Beyond Unit Propagation in SAT Solving

  • Michael Kaufmann
  • Stephan Kottler
Part of the Lecture Notes in Computer Science book series (LNCS, volume 6630)


The tremendous improvement in SAT solving has made SAT solvers a core engine for many real world applications. Though still being a branch-and-bound approach purposive engineering of the original algorithm has enhanced state-of-the-art solvers to tackle huge and difficult SAT instances. The bulk of solving time is spent on iteratively propagating variable assignments that are implied by decisions.

In this paper we present two approaches on how to extend the broadly applied Unit Propagation technique where a variable assignment is implied iff a clause has all but one of its literals assigned to false. We propose efficient ways to utilize more reasoning in the main component of current SAT solvers so as to be less dependent on felicitous branching decisions.


Unit Propagation Extended Propagation Conjunctive Normal Form Variable Assignment Partial Assignment 
These keywords were added by machine and not by the authors. This process is experimental and the keywords may be updated as the learning algorithm improves.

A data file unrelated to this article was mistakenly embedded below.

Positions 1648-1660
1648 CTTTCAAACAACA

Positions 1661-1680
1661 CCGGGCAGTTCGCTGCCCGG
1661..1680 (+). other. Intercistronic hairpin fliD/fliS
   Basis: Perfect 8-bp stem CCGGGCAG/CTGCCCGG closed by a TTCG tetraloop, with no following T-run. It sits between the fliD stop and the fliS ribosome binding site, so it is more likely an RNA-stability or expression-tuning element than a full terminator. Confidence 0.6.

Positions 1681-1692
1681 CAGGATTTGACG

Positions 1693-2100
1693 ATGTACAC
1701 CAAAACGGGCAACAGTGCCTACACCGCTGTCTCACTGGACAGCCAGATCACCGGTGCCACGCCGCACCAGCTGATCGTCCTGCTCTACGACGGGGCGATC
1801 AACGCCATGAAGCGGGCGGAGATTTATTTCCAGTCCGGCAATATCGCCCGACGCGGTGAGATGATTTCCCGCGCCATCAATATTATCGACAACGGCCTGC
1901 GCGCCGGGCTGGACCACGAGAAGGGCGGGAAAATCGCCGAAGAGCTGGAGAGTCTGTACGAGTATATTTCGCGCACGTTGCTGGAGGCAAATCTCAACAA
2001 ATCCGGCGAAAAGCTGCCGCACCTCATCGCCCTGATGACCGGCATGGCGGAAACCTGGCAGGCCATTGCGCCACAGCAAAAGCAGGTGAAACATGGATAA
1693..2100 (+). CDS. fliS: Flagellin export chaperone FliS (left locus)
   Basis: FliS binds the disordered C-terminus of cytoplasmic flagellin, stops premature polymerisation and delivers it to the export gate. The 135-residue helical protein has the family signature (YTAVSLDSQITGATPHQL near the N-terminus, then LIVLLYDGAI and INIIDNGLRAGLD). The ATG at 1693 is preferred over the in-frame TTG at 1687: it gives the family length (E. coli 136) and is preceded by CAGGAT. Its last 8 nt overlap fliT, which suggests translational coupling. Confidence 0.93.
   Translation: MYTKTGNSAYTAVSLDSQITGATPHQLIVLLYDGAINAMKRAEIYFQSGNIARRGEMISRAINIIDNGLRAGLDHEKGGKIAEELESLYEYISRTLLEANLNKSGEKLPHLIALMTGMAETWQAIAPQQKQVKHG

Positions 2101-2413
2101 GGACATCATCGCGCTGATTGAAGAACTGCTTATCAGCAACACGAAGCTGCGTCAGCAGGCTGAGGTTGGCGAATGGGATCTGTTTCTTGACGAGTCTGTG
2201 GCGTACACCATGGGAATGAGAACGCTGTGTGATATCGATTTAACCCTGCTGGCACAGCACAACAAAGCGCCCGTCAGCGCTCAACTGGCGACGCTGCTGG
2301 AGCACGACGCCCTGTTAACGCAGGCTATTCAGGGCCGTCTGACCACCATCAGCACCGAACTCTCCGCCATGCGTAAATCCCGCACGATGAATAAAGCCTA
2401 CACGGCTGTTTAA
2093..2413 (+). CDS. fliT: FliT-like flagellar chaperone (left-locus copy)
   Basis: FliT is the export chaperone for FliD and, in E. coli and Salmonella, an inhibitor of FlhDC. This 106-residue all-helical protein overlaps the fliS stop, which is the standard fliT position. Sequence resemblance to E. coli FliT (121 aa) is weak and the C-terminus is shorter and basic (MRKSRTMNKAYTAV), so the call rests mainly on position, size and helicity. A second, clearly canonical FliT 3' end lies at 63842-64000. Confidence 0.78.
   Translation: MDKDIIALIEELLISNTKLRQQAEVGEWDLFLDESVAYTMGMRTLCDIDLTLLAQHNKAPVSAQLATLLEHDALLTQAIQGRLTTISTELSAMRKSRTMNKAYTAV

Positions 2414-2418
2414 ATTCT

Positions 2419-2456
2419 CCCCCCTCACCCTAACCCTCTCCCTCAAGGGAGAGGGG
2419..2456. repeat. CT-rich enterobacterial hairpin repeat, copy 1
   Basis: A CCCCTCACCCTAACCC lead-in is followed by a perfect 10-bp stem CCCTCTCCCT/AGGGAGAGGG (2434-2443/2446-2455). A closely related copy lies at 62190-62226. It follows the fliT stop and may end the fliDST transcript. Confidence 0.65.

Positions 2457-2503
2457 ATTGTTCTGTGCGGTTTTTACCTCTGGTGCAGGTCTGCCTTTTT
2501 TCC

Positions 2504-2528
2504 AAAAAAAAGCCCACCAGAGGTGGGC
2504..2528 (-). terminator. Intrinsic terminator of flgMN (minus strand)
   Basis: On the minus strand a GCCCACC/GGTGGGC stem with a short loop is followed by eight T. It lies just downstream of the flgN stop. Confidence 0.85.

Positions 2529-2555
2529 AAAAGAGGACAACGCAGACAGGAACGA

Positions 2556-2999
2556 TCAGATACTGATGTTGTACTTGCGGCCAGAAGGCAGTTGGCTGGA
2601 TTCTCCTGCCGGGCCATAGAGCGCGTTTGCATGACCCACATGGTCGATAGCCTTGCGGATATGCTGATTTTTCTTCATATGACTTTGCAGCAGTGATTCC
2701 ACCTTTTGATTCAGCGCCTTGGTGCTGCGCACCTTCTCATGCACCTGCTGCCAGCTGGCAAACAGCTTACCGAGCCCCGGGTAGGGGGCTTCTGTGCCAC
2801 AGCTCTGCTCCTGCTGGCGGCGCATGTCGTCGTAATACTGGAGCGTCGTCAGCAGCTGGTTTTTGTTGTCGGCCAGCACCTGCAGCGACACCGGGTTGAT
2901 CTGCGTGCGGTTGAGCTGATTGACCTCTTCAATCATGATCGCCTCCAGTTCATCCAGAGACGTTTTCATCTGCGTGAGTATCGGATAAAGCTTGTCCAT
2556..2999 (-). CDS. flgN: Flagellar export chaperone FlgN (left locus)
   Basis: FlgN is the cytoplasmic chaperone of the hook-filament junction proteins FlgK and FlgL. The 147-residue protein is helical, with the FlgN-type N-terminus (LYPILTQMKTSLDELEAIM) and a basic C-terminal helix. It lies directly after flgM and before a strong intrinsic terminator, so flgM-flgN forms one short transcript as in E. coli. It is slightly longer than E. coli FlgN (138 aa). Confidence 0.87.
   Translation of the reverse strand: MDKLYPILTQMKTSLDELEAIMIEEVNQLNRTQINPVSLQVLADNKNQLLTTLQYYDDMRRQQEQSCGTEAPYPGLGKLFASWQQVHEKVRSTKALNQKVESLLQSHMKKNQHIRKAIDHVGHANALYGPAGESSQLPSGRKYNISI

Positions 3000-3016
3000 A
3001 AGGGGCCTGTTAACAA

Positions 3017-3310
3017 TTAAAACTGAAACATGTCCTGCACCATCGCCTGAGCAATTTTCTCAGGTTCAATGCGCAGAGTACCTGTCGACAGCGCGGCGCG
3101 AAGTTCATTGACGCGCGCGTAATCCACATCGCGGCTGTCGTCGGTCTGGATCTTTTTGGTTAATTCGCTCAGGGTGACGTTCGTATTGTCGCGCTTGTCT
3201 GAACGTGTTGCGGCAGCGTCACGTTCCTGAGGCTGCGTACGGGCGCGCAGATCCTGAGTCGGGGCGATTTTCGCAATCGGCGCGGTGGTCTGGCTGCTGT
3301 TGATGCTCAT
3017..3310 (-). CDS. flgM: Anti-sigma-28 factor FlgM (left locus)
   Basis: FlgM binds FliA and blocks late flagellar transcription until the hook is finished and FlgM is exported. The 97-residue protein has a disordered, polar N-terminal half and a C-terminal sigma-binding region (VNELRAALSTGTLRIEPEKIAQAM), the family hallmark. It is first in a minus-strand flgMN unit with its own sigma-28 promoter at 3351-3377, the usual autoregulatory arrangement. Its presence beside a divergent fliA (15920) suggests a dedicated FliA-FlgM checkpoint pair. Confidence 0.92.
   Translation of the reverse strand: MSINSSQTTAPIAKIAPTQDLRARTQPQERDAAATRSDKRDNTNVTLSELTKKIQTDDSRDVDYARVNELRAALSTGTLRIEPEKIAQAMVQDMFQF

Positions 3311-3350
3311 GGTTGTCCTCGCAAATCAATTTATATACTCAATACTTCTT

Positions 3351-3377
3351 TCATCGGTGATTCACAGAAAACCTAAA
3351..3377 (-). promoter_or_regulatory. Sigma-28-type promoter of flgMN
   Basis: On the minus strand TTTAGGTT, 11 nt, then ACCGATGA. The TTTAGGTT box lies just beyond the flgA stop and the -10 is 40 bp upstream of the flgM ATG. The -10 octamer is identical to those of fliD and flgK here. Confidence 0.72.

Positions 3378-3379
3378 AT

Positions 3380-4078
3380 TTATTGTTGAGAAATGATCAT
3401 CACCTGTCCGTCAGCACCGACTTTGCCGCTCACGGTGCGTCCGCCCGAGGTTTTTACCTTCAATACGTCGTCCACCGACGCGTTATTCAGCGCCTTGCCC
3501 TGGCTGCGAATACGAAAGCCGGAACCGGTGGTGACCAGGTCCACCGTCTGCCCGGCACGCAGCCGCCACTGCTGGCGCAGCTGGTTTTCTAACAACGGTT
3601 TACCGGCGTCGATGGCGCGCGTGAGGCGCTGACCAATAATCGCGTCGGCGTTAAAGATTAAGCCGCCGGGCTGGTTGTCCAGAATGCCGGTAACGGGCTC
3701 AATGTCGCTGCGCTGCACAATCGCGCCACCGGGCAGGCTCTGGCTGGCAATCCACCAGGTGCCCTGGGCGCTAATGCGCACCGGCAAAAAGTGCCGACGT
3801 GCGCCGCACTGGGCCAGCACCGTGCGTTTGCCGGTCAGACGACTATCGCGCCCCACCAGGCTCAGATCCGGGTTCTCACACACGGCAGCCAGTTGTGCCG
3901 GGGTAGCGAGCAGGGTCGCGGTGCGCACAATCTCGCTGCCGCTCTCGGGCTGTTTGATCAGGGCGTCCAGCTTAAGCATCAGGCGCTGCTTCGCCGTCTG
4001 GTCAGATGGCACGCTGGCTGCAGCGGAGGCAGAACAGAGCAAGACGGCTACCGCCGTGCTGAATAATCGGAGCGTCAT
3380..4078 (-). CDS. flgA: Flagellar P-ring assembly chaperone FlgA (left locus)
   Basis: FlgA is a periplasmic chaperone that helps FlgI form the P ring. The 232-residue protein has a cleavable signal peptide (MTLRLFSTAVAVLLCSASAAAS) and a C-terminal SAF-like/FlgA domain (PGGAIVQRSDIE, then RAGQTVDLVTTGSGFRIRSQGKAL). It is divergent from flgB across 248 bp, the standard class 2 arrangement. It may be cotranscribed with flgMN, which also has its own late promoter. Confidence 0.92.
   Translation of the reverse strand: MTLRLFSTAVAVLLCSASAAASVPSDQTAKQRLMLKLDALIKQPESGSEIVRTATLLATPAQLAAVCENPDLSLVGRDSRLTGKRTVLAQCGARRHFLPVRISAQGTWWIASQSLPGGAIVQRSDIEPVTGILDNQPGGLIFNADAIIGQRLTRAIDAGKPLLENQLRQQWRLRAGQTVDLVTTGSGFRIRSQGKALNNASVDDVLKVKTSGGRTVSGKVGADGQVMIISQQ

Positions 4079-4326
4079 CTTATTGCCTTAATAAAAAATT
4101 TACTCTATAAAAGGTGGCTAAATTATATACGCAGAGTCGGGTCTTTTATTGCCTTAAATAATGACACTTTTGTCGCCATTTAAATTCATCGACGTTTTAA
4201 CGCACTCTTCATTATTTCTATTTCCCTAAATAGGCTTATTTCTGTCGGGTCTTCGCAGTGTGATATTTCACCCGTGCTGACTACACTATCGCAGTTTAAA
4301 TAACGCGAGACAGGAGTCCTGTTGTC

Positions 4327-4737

Unable to display preview. Download preview PDF.

Unable to display preview. Download preview PDF.


  1. 1.
    The international SAT competition (2002-2009),
  2. 2.
    Aspvall, B., Plass, M.F., Tarjan, R.E.: A Linear-Time Algorithm for Testing the Truth of Certain Quantified Boolean Formulas. Inf. Proc. Lett. 8, 121–123 (1979)MathSciNetCrossRefzbMATHGoogle Scholar
  3. 3.
    Audemard, G., Bordeaux, L., Hamadi, Y., Jabbour, S.J., Sais, L.: A generalized framework for conflict analysis. In: Kleine Büning, H., Zhao, X. (eds.) SAT 2008. LNCS, vol. 4996, pp. 21–27. Springer, Heidelberg (2008)CrossRefGoogle Scholar
  4. 4.
    Bacchus, F.: Enhancing Davis Putnam with Extended Binary Clause Reasoning. In: 18th AAAI Conference on Artificial Intelligence, pp. 613–619 (2002)Google Scholar
  5. 5.
    Bacchus, F.: Exploring the computational tradeoff of more reasoning and less searching. In: SAT, pp. 7–16 (2002)Google Scholar
  6. 6.
    Bacchus, F., Winter, J.: Effective preprocessing with hyper-resolution and equality reduction. In: Giunchiglia, E., Tacchella, A. (eds.) SAT 2003. LNCS, vol. 2919, pp. 341–355. Springer, Heidelberg (2004)CrossRefGoogle Scholar
  7. 7.
    Beame, P., Kautz, H.A., Sabharwal, A.: Understanding the power of clause learning. IJCAI, 1194–1201 (2003)Google Scholar